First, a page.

It seems to me like this: it's not a terrible thing--I mean, it may be terrible, but it's not damaging, it's not poisoning--to do without something one really wants. . . . What's really terrible is to pretend that the second-rate is the first-rate. To pretend that you don't need love when you do, or you like your work when you know quite well you're capable of better.
Nonsense, it was all nonsense: this whole damned outfit, with its committees, its conferences, its eternal talk, talk, talk, was a great con trick; it was a mechanism to earn a few hundred men and women incredible sums of money.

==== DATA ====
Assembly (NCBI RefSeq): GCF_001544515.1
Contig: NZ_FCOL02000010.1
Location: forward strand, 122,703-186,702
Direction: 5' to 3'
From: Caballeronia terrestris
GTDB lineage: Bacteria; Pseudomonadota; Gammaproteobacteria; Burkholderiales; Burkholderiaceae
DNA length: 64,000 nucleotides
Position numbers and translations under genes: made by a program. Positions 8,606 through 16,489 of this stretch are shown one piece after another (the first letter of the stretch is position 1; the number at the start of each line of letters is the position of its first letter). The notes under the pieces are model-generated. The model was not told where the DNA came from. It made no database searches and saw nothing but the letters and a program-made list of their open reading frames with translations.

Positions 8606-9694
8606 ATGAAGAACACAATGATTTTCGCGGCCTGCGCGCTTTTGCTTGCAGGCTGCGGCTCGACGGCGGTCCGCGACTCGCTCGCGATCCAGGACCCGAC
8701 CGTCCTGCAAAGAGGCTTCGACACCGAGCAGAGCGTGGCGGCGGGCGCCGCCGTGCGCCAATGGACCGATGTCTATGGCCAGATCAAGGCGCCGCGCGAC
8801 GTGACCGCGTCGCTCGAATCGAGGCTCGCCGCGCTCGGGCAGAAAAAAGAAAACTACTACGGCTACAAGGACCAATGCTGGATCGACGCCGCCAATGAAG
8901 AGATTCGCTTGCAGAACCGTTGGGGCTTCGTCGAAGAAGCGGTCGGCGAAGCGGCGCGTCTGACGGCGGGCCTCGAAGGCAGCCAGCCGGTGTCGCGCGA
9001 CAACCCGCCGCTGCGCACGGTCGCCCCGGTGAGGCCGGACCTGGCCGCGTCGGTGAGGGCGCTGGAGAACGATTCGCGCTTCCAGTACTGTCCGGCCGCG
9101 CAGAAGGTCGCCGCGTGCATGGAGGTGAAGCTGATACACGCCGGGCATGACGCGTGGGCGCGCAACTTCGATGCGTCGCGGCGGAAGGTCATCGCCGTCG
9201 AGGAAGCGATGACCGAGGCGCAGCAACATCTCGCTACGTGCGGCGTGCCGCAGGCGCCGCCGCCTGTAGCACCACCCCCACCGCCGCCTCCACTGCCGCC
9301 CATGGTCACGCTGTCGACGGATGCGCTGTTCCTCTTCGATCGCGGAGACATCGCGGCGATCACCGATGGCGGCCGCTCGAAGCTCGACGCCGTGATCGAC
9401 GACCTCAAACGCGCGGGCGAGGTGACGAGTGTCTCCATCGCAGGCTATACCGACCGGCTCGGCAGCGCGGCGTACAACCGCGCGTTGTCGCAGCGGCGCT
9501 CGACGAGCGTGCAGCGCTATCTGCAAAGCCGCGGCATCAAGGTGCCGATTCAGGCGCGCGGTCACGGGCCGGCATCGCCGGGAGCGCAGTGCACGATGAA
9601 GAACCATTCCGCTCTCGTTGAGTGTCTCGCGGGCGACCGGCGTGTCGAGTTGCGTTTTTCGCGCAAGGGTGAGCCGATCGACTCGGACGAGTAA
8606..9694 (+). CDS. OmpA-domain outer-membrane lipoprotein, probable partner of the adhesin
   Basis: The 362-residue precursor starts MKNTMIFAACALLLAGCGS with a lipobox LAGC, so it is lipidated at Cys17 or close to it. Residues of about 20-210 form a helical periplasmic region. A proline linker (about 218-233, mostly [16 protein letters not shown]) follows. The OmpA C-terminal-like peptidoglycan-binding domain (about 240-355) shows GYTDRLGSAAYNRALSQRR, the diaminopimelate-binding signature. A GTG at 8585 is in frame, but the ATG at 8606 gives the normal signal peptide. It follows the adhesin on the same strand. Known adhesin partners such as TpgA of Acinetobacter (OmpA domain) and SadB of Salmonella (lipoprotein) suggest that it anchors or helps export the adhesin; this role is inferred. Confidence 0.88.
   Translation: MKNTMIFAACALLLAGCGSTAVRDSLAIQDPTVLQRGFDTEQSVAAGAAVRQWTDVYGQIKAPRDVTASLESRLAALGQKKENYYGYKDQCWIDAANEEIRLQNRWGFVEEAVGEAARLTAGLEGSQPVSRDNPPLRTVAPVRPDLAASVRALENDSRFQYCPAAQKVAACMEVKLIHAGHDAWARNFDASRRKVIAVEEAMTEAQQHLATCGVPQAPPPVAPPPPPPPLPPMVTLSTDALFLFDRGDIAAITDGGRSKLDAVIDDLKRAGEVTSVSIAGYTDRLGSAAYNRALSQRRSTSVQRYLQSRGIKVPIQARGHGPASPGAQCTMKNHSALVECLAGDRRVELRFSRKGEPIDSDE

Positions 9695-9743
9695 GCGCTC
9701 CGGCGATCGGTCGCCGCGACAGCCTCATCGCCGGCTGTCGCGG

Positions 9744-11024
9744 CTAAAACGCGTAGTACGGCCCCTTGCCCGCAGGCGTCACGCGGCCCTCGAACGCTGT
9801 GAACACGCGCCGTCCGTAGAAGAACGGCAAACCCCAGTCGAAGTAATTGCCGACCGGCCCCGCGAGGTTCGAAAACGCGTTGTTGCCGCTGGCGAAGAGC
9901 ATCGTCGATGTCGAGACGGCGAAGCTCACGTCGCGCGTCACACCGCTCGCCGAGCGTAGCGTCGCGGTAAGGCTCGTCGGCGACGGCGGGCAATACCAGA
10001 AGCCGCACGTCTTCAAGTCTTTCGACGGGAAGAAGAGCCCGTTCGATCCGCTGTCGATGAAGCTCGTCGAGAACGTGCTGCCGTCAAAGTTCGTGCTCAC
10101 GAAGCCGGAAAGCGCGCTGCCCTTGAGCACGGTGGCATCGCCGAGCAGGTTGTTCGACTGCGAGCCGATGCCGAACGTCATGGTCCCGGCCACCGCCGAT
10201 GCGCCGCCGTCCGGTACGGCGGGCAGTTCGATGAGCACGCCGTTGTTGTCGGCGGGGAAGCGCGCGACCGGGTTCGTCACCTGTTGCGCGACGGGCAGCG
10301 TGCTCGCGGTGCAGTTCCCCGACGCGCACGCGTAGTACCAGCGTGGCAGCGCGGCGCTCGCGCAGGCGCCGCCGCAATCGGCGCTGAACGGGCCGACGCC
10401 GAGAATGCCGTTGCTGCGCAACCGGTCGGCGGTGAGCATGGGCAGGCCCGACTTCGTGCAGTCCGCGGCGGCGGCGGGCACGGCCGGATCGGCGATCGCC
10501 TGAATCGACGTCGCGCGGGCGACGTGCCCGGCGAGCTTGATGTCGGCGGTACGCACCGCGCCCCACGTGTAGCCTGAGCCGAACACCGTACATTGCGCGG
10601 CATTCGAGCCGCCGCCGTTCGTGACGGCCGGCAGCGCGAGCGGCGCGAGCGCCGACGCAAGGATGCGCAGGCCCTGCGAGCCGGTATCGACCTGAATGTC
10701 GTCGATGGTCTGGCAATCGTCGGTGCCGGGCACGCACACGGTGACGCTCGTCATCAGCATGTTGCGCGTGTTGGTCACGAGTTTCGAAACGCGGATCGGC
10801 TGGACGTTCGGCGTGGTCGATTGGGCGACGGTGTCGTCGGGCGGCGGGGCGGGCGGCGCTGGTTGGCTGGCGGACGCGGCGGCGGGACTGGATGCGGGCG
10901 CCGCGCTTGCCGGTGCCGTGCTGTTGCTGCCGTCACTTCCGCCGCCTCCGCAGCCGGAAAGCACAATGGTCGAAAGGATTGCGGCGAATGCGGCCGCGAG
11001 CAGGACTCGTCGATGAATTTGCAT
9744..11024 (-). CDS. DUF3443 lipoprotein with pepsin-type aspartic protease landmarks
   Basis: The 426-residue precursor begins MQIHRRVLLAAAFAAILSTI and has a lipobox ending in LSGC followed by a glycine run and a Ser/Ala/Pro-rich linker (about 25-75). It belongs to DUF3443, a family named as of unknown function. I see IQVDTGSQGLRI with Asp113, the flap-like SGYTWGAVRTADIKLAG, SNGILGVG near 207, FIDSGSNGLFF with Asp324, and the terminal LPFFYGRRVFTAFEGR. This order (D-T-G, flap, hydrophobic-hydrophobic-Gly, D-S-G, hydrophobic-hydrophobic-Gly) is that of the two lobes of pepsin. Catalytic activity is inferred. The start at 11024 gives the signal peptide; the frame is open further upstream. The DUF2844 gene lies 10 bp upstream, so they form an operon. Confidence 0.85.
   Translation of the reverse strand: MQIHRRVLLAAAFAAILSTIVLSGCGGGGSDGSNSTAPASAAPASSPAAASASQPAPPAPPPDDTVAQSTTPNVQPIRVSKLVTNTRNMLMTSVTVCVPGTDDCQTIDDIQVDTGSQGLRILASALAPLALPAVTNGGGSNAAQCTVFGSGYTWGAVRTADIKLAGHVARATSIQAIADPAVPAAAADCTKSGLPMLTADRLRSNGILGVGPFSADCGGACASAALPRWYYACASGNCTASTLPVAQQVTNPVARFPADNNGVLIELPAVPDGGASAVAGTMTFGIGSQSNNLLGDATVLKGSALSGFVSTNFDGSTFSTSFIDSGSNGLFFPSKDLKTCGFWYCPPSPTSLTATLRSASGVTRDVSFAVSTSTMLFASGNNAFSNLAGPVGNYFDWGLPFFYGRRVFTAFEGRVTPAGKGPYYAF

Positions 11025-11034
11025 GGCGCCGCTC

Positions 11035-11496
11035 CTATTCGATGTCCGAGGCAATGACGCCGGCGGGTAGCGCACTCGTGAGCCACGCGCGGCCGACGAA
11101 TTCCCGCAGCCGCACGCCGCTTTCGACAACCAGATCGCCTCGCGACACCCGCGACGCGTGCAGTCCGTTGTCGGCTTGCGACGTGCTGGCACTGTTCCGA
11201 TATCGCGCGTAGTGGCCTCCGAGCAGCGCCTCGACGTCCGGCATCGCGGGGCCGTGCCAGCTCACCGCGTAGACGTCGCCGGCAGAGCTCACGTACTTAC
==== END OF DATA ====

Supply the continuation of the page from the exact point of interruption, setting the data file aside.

Political correctness is the natural continuum from the party line. What we are seeing once again is a self-appointed group of vigilantes imposing their views on others. It is a heritage of communism, but they don't seem to see this.
The smell of manure, of sun on foliage, of evaporating water, rose to my head; two steps farther, and I could look down into the vegetable garden enclosed within its tall pale of reeds - rich chocolate earth studded emerald green, frothed with the white of cauliflowers, jeweled with the purple globes of eggplant and the scarlet wealth of tomatoes.